Success with this approach also requires us to educate our clients—or the financial advisors who work with us—that a dynamic approach like this is designed to be less risky, not more risky.

It's understandable that the human brain may see any change as a chance to introduce risk to a portfolio. Follow that logic, and it may seem reasonable that fewer changes equate with less risk. Here's the problem with that logic: Markets change daily. We believe portfolios should be aligned to that same rate of change. Refusing to adjust portfolios at the same speed can cause portfolios to miss significant short-term opportunities or increase exposure to downside risk. Every day there is a new opportunity to consider or a new risk to protect against: earnings reports, interest rate increases, trade negotiations, or the constant barrage of geopolitical events. Compound that with our view that current markets are late in their cycle, and we believe dynamic management is not just portfolio management, it is risk management.

We also educate investors and advisers by explaining our commitment to the following:

  • A consistent, repeatable process
  • Our access to "best-of-breed" money managers using an open architecture framework
  • An integrated approach to portfolio management and implementation, where our portfolio managers and our trading desk work together
  • Our set of strategic beliefs that work to anchor any short-term moves by adherence to time-tested strategies that work over the long term

There are other potential objections to this approach. Let's tick those off now.

What about price sensitivity? This approach can be very price competitive with some institutional and individual investors preferring not to be active everywhere all the time, or having predetermined fee budgets. A multi-asset approach—whether in an institutional portfolio or in an individual model portfolio—can also include direct investment strategies or more explicit passive exposures to manage cost and deliver solutions within a fee budget.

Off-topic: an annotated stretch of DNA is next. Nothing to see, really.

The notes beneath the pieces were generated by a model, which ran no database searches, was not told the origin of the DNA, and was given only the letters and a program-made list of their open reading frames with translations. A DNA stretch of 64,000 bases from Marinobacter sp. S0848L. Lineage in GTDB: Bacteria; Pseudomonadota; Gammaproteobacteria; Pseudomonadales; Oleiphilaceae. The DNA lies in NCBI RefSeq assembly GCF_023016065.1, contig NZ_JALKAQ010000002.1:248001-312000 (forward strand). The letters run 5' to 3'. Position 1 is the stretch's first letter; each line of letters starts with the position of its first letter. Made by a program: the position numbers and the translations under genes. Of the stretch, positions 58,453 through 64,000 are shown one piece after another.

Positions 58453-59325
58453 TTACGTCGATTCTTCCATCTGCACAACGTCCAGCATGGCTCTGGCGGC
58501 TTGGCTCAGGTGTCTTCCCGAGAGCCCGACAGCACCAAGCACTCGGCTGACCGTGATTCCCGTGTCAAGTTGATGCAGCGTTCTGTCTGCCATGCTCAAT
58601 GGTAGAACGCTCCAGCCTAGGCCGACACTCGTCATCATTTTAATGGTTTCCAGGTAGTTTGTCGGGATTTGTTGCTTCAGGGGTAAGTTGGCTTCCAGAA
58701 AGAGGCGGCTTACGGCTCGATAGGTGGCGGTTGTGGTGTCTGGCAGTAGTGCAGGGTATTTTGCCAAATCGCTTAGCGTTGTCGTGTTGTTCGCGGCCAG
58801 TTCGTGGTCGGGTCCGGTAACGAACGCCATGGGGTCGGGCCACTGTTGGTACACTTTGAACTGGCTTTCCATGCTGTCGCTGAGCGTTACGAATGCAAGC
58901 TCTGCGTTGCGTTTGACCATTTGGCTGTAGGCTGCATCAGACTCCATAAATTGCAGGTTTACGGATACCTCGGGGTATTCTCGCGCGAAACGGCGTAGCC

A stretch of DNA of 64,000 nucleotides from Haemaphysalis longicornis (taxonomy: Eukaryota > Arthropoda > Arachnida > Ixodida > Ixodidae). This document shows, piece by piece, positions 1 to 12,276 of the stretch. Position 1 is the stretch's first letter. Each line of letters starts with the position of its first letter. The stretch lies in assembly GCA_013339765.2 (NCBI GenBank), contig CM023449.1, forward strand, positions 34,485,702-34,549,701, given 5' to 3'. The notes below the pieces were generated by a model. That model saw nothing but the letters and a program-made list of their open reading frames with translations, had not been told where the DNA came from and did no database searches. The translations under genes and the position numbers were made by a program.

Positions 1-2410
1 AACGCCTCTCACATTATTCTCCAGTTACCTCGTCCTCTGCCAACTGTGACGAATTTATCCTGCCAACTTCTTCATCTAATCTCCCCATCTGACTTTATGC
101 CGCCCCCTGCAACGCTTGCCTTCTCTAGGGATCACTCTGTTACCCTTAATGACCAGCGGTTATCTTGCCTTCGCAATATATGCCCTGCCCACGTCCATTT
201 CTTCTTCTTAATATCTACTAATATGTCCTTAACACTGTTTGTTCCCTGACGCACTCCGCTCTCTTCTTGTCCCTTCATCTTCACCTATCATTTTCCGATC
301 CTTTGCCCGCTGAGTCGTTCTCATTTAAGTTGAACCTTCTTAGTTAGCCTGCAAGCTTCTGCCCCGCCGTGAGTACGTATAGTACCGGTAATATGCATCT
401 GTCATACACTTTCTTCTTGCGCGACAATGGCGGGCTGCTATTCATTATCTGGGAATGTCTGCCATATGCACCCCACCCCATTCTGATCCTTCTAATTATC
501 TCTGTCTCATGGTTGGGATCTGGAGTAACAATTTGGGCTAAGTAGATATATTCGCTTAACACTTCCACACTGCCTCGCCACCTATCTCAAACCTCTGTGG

What about complexity? Isn't simple always better? The unavoidable fact is that financial markets are more complicated today than they have ever been. We believe it is our fiduciary responsibility to relieve our clients of those complications and work to deliver success in the simplest ways. But the solution must be fittingly robust. We would be failing as fiduciaries if we addressed market complexity in an insufficient manner. So instead, we work to hit performance requirements and also provide the service, reporting, and attribution that makes an investor's experience a simpler one.

Our industry makes fiduciary responsibility unnecessarily complex. We work to simplify it by focusing more on outcomes and less on the often-artificial measurement known as benchmarks. Benchmarks can create their own goals that may or may not align with desired outcomes for investors. Benchmarks raise the important concern: Be careful what you measure, as it will guide the results.

Outcomes, on the other hand, are simple: Has your funded status improved? Are you on track to fund your retirement? Is your funded status volatility high or low? Did you beat inflation by five percent? And did you do it with less risk than the market or your peers delivered? We dynamically manage portfolios according to outcomes like those.

It's not easy. Not everyone can do it. But we believe it's worth it.